Well said! OP, if you have the burning desire for critical care, start in the ED. As already said, less codes. If you go for it, you need to expose yourself to them. It is not easy and EVERYBODY goes through a stressful time. Practice, practice and practice what you would do in a code. Did not read the entire thread, but not sure if you mentioned you have ACLS. How do you do with mock codes? What part of the code stresses you the most? giving meds? compressions?
If you are the type that gets easily attached to your pt's, then be very careful what you ask for. I've only experienced being emotionally attached once or twice... The one that is very vivid to me is when I took care of a WWII, Korea and VietNam conflict veteran. He worked my rear off and I was on my feet for my entire 12+ hours except for the 3 min bathroom breaks. I worked very hard to keep him alive until his last family member flew in later that night. He passed shortly after all the family was there. It was such an honor to have cared for him.
Good luck!Last edit by armyicurn on Aug 7, '16
Aug 27, '16There is no crying in baseball or during codes. The focus belongs on the teamwork and the patient...if you cannot control your emotions then you have no business being in the code. Does not make you a bad nurse just not right for areas where codes are a fact of life.
Aug 30, '16I will admit, the first time that I had a patient that was close to me die while still new-ish to The Units, it hit me VERY hard. So much that I had an existential crisis and went on a $3000 shopping spree the next day because I was so upset and realized how quickly one's life can end. It took me a while longer to get used to death and to realize that it is a part of being a Critical Care nurse and the setting that we work in. I realized that sometimes we can do everything right and the patient still dies, sometimes it is just time to go and there is nothing that any of us can do about it.
As long as we did everything right, whether the patient lives or dies, I can hold my head up high and proud and not feel too bad. I will admit though that it can be difficult when the patient in question is a very good and loving person just based off of the family and friends at the bedside. It makes it a little tougher, but that is life.
I actually made a video about roles and positions during a code that might help you in your future endeavors. Good luck on The Unit!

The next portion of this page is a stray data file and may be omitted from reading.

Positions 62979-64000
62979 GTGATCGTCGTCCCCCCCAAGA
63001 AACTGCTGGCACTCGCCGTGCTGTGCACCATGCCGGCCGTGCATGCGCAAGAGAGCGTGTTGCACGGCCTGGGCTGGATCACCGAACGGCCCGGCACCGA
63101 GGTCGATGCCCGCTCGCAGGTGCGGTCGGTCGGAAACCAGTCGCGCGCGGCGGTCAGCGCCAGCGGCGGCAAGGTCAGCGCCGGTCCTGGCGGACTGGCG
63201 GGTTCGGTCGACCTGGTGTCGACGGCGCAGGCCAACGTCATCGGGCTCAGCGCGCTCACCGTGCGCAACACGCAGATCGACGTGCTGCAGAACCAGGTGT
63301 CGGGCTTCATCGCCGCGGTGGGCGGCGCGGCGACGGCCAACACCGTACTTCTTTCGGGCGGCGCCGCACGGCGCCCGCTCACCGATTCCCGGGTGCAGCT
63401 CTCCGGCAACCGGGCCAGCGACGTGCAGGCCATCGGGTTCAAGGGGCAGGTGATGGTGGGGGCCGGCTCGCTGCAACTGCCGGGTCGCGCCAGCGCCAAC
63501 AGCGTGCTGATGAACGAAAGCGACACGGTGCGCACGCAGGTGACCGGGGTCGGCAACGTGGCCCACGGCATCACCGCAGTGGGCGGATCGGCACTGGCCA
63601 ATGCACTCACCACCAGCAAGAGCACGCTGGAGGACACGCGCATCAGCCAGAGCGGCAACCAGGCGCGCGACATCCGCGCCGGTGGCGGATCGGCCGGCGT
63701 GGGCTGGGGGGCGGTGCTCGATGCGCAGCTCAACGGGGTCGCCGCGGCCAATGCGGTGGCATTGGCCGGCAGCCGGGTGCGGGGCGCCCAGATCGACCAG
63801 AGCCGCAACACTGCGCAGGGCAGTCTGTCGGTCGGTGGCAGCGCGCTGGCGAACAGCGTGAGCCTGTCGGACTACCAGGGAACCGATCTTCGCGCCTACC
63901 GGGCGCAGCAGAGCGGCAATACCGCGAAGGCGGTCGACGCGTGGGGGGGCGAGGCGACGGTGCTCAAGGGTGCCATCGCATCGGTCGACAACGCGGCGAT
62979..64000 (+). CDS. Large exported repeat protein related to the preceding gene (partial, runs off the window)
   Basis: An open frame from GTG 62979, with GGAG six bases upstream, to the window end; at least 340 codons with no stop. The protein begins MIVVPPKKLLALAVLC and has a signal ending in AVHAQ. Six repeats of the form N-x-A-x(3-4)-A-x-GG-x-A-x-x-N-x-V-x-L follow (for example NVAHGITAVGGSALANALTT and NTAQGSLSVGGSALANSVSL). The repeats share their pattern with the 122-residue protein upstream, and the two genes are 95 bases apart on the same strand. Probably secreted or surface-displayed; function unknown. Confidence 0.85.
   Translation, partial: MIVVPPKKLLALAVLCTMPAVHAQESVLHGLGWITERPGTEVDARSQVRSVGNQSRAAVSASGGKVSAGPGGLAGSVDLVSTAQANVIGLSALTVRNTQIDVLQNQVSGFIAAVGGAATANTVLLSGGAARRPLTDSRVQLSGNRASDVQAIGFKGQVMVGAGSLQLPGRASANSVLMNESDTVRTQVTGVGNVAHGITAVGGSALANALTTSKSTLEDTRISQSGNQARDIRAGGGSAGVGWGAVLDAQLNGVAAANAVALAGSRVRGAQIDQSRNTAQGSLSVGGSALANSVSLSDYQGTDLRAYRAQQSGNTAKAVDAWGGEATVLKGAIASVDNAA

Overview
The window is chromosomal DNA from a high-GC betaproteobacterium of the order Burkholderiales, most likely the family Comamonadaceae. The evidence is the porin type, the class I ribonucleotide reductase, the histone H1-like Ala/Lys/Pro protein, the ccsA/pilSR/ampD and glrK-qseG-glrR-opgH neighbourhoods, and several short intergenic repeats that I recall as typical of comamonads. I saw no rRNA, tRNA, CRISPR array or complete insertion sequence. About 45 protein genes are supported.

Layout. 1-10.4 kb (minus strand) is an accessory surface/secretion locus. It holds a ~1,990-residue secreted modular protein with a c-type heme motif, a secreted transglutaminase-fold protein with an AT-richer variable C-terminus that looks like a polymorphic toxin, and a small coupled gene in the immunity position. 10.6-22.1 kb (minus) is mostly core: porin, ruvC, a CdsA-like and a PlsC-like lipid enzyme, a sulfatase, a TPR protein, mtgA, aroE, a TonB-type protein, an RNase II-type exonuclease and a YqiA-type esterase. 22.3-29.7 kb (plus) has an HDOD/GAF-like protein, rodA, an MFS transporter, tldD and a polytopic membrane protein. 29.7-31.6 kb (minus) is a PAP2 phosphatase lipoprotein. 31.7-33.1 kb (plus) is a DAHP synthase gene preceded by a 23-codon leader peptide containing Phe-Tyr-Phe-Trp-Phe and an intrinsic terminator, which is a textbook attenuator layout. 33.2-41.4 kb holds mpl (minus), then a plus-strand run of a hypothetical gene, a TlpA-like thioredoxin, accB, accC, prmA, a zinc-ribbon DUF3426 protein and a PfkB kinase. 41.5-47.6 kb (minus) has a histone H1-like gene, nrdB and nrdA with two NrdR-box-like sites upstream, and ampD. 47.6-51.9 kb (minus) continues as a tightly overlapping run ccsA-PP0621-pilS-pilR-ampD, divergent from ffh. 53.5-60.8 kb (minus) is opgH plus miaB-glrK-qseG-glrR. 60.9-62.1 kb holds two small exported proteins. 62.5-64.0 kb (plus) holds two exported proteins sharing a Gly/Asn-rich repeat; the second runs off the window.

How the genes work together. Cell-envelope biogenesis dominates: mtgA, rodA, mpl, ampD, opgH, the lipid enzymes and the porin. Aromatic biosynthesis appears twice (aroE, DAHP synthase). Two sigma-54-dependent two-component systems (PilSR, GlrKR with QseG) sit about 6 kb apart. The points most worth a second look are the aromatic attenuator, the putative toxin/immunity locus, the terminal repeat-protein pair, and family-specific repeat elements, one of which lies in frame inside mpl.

Feb 11I'm a new grad in an ICU, and honestly, codes are NOT the saddest things you see. There are so many more aspects to critical care than codes.
Every patient you'll get is VERY sick, well, I mean... they are in the ICU after all. This makes patients and families alike VERY stressed out. A lot of times you'll have unresponsive patients and all day you will listen to their families cry over their loved one, begging them to pull through and make it. You'll see grown adults breaking down because their father/mother is so sick that they can't open their eyes. Being compassionate is very important, but it is also important to care for your patients and their loved ones without allowing yourself to get too emotionally involved.
You'll have a patient you've taken care of for months. You know everything about them, everything about their spouse, their children, their pets, their homes. You'll get hugs from their family when they see you, and they'll bring you leftovers from their last dinner. You'll grow close to them... and then one day they decide to withdraw care and you're the nurse. You're the nurse pushing morphine as your patient struggles to breathe without the ventilator, but you immediately have to handle that death so that you can leave the room and take care of your other patient. Or maybe you're not the nurse. Maybe they withdraw on your off day and you come into work with full expectations to see this family you've grown accustomed to... and they're gone.
You'll code a patient multiple times every day because the family wants to keep that person alive so that they can receive a benefits check. And you know what? You can't stop just because you're angry/sad because you think you're torturing their mother/father/brother/cousin/neighbor. You continue on because it's your patient and you have to respect code status, regardless of family situations.